1. Frankly

          You didn’t even really read what Phil Coleman wrote and just responded with your own bias.

          His point is one that I and others have made.  The studies ignore the fact that cops will spend more time in higher-crime areas, and higher-crime areas are lower income areas, and lower income areas are significantly over-represented in minorities.

          This accounts for the majority of statistical difference we see in minority over-representation in cop encounters.

          But studies like this from the ACLU are political and ignore certain facts inconvenient to their political agenda.

          And with respect to the argument that we also see higher minority-cop encounters in higher income areas, this fails to calculate proximity of low-income, high-crime areas.  In other words, if you paint the low-income areas white, and the higher-income areas black, there is a gray area in the higher-income territory where more crime happens and cops will spend more time.

          Now, I expect that any human that is subjected to behavior patterns connected to people of a certain race will start to anticipate those patterns.   Is this racism?  Is this bias?  Or is this just a calculated response that is part of our biology for survival?  I suspect it is much more the latter.

        2. zaqzaq

          Phil,

          DP boils this down to what “you believe” or in other words an opinion unsupported by facts.  DP has many opinions unsupported by facts which he shares quite frequently while often demanding supporting studies or articles.  Thanks for calling him on it.

        3. Davis Progressive

          “You didn’t even really read what Phil Coleman wrote”

          how do you know?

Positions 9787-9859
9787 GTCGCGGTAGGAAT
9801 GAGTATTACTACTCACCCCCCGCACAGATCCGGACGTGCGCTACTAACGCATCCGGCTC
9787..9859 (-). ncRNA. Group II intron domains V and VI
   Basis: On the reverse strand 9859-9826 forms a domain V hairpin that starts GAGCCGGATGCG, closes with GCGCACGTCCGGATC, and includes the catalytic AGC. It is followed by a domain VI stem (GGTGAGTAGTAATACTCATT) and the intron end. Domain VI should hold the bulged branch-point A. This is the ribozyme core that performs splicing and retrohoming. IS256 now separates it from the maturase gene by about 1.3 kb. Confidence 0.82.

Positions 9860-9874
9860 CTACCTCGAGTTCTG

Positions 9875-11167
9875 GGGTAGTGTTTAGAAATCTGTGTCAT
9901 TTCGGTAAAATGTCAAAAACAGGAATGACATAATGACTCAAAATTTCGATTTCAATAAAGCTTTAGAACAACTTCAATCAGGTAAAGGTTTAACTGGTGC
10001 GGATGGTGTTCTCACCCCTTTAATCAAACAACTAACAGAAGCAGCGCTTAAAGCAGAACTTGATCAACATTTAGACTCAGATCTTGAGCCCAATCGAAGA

“The studies ignore the fact that cops will spend more time in higher-crime areas, and higher-crime areas are lower income areas, and lower income areas are significantly over-represented in minorities.”

          now i question whether you read my comments, because i addressed this point.

      2. tribeUSA

        PC–good to see your contributions to the discussion, as someone with an inside view on how policing works.

        I caught part of a good piece on 60 minutes Sunday night interviewing the Cleveland(? I think) police chief (who is black, and came across as an excellent police officer and spokesman of high integrity) about the difficulties police encounter in policing high-crime neighborhoods.

        I’m dismayed at the nonstop barrage of attempts to frame these complex issues of policing in terms of race–it seems to me it would be much more accurate and thus useful to frame these policing issues in terms of the inter-related issues of community culture and economic status–I believe statistics overall are not too much different for poor whites than for poor blacks and hispanics (with the possible exception of gang-related crime; I think a lower percentage of poor whites are gangsters than are poor blacks and hispanics).

        Why not present similar statistics by economic status first? (then perhaps subdivide into racial categories for each economic category)

  4. TrueBlueDevil

    I know some people in Minnesota, Minneapolis was hit with a wave of the so called “knockout game” that the media downplayed. A friend’s young son was attacked during this crime spree, but he never reported the crime. The few reports I have seen from liberal Minnesota is that these crimes (when you dig) are black-on-white.

    Interesting that David and The Vanguard reports on this when there was a startling headline and article in the Wall Street Journal recently of far greater importance.

    The New Nationwide Crime Wave
    The consequences of the ‘Ferguson effect’ are already appearing. The main victims of growing violence will be the inner-city poor.